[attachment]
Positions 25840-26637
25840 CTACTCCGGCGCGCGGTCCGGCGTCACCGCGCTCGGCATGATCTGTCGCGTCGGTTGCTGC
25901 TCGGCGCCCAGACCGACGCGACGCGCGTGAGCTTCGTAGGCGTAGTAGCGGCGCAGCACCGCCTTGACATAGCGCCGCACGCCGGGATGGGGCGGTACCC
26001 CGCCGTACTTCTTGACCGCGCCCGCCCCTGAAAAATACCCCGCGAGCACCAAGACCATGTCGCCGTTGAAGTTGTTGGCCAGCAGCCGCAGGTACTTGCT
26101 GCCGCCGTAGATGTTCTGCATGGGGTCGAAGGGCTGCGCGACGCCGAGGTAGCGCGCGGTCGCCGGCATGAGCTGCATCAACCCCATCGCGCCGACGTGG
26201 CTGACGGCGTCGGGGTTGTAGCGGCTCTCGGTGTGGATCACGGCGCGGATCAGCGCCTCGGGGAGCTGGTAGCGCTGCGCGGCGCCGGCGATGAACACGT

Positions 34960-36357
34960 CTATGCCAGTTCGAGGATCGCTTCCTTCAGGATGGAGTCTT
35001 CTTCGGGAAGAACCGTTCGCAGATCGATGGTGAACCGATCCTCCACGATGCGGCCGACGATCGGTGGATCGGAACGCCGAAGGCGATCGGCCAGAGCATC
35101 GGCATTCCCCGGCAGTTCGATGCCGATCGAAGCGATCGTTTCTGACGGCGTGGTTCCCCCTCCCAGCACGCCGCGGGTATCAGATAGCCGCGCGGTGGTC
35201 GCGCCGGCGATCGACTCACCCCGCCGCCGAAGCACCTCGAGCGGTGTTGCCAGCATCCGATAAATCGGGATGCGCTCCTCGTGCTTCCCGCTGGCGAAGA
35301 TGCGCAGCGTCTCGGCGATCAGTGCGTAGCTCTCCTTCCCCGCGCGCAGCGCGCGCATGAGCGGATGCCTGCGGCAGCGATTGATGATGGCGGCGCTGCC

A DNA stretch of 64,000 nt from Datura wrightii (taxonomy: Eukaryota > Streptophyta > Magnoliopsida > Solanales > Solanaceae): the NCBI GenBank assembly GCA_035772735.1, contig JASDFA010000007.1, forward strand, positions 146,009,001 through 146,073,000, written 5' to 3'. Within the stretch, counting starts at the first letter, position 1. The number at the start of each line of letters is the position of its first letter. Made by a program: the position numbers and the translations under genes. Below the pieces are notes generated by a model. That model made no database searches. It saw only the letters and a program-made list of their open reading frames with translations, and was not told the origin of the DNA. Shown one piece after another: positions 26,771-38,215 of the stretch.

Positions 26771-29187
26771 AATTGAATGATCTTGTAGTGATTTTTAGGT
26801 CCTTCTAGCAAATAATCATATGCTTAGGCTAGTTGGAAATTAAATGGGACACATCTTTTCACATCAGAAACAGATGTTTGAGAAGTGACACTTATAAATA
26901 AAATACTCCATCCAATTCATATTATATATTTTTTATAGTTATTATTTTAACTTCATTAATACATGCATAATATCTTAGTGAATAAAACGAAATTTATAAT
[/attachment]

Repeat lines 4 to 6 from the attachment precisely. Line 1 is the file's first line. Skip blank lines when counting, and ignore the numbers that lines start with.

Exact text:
26001 CGCCGTACTTCTTGACCGCGCCCGCCCCTGAAAAATACCCCGCGAGCACCAAGACCATGTCGCCGTTGAAGTTGTTGGCCAGCAGCCGCAGGTACTTGCT
26101 GCCGCCGTAGATGTTCTGCATGGGGTCGAAGGGCTGCGCGACGCCGAGGTAGCGCGCGGTCGCCGGCATGAGCTGCATCAACCCCATCGCGCCGACGTGG
26201 CTGACGGCGTCGGGGTTGTAGCGGCTCTCGGTGTGGATCACGGCGCGGATCAGCGCCTCGGGGAGCTGGTAGCGCTGCGCGGCGCCGGCGATGAACACGT